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Friday, May 24, 2024

DHS Group Classified Las Vegas Shooting as Anti-Gov’t Terrorism

'Even groups such as the left-leaning ADL have said that there isn’t sufficient evidence to classify the shooting as terrorism—let alone anti-government terrorism...'

(Ken Silva, Headline USAThe FBI and local police have yet to find a motive for the 2017 Las Vegas mass shooting, but that hasn’t stopped a DHS-sponsored academic organization from deeming the deadly event as anti-government terrorism.

Headline USA discovered this while researching Las Vegas gunman Stephen Paddock for an exclusive story about his mental illness. As reported earlier this month, newly released FBI records show that Paddock was rumored to be a psych patient—adding to previous reports that he had told people around him he was a “government experiment,” and would often lie in bed “moaning and screaming” in mental anguish.

While these facts indicate that Paddock was driven by severe mental illness—and not political ideology—the University of Maryland’s DHS-sponsored “National Consortium for the Study of Terrorism and Responses to Terrorism,” or START, has classified the deadliest mass shooting in American history as anti-government terrorism.

START, which is a DHS “Emeritus Center of Excellence,” maintains the Global Terrorism Database, which tracks more than 200,000 terrorist attacks since 1970. START has received hundreds of thousands of dollars from the DHS, including a $750,000 grant last year to study extremism in the military.

In an article explaining its decision about the Las Vegas shooting—which killed 60 and injured 850—START cited two unnamed FBI witness statements about Paddock’s purported anti-government extremism. One of the witnesses was recently incarcerated on a drug possession charge, and another was a woman who did not know Paddock but allegedly recognized him after seeing his picture on the news.

The first witness, the man jailed for drugs, reportedly told the FBI that he or she met Paddock several weeks before the attack. According to this witness, Paddock made some alarming statements, including “Somebody has to wake up the American public and get them to arm themselves… Sometimes sacrifices have to be made.”

Paddock also reportedly “kept carrying on about anti-government stuff…FEMA stuff…and he was saying how Katrina…was just a dry run for law enforcement and military to start kicking down doors and confiscating guns.”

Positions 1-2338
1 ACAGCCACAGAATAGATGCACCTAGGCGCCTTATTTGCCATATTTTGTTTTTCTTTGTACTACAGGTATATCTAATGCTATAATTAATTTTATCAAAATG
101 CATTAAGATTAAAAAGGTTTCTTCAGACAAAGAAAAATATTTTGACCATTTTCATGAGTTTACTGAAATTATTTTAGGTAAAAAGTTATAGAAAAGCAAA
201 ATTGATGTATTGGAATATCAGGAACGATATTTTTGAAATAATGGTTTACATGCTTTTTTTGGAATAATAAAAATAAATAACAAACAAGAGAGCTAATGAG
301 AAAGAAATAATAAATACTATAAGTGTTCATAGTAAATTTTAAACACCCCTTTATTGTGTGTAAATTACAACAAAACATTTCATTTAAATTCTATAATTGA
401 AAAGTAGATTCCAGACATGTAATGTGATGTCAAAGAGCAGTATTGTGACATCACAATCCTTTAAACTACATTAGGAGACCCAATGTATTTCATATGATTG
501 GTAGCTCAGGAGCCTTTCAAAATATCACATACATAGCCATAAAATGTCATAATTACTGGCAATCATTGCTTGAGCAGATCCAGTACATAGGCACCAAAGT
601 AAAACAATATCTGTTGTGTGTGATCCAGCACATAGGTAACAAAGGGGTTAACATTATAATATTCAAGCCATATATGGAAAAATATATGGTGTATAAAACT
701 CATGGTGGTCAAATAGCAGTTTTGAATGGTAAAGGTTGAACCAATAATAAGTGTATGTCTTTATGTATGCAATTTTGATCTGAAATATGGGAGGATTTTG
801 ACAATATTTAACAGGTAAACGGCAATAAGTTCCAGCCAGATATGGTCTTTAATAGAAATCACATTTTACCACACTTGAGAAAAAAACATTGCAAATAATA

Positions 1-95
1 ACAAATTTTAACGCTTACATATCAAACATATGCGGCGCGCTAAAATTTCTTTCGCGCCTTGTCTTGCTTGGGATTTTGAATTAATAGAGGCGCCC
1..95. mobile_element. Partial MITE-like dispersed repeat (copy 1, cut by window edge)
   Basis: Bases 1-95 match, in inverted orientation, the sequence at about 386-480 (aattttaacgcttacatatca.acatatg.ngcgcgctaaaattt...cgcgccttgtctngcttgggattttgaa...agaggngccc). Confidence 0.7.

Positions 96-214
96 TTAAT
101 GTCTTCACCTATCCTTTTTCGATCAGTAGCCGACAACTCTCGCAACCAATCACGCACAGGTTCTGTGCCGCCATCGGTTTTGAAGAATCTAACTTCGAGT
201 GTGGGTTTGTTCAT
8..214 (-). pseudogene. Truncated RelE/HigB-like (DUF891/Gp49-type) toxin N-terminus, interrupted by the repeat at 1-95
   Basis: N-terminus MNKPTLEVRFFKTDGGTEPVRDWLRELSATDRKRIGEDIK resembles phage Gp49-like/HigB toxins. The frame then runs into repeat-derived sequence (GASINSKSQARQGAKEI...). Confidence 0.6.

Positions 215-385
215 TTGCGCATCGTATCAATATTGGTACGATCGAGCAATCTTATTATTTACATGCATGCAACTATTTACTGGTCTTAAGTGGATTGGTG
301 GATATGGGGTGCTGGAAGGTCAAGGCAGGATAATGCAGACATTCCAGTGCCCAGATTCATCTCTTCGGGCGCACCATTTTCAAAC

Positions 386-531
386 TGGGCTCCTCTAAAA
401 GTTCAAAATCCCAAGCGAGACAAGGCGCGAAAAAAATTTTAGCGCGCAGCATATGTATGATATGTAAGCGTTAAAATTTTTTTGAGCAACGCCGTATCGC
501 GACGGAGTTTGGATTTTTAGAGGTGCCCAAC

Another witness, again unnamed, reportedly told the FBI that she saw a man resembling Paddock in a Las Vegas diner days before the shooting. The woman told the FBI that the man was accompanied by another person, and was ranting about the government murdering innocent civilians at Ruby Ridge in 1992 and Waco in 1993—events that are said to have radicalized Oklahoma City bomber Timothy McVeigh.

However, unlike the first witness statement, the FBI’s report about the female witness did not include an affirmative identification of Paddock by name.

In its explainer, START also addressed other obvious objections to classifying Las Vegas as anti-government terrorism: Why would an anti-government terrorist shoot at country music fans, instead of government actors? And why wouldn’t Paddock leave a manifesto or any other records about why he committed his attack?

START explained this away by essentially contending that Paddock may have been playing three-dimensional chess.

“Terrorism is a strategic type of violence designed to undermine and manipulate societies and governments … As a result, these tactical decisions may initially seem counterintuitive,” START argued. “With this in mind, it is not as surprising that Paddock would target the group he thinks most likely to take up arms in response to a perceived threat… those he is trying to ‘wake up.’”

START does not address the fact that other FBI records explicitly state that Paddock was apolitical, and seemingly didn’t even own a rifle until the mid-2010s. Nor does the group mention the numerous people who actually knew Paddock and said he wasn’t driven by political ideology.

The implication of the DHS-funded classification isn’t clear. Neither the DHS nor START responded to questions about the extent to which the DHS bases its policy decisions on START’s terrorism data.

However, what is clear is that START has major influence on U.S. counterterrorism research. Media outlets have cited the group’s data, and START members have testified before Congress about domestic terrorism matters.

But despite START’s influence, other organizations have yet to agree with it about the Las Vegas shooting. Even groups such as the left-leaning ADL have said that there isn’t sufficient evidence to classify the shooting as terrorism—let alone anti-government terrorism.

“Was Stephen Paddock some sort of right-wing extremist?  A sober analysis of the information so far publicly available can only conclude that he remains mostly a mystery,” the ADL said in an article that thoroughly debunks the credibility of the above-mentioned witness statements.

“It’s worth nothing that even if Paddock had ideological ties, that does not mean his shooting spree was necessarily ideological in nature. His spree may have been spurred by mental health issues or other, still unknown, causes.”

Ken Silva is a staff writer at Headline USA. Follow him at twitter.com/jd_cashless.

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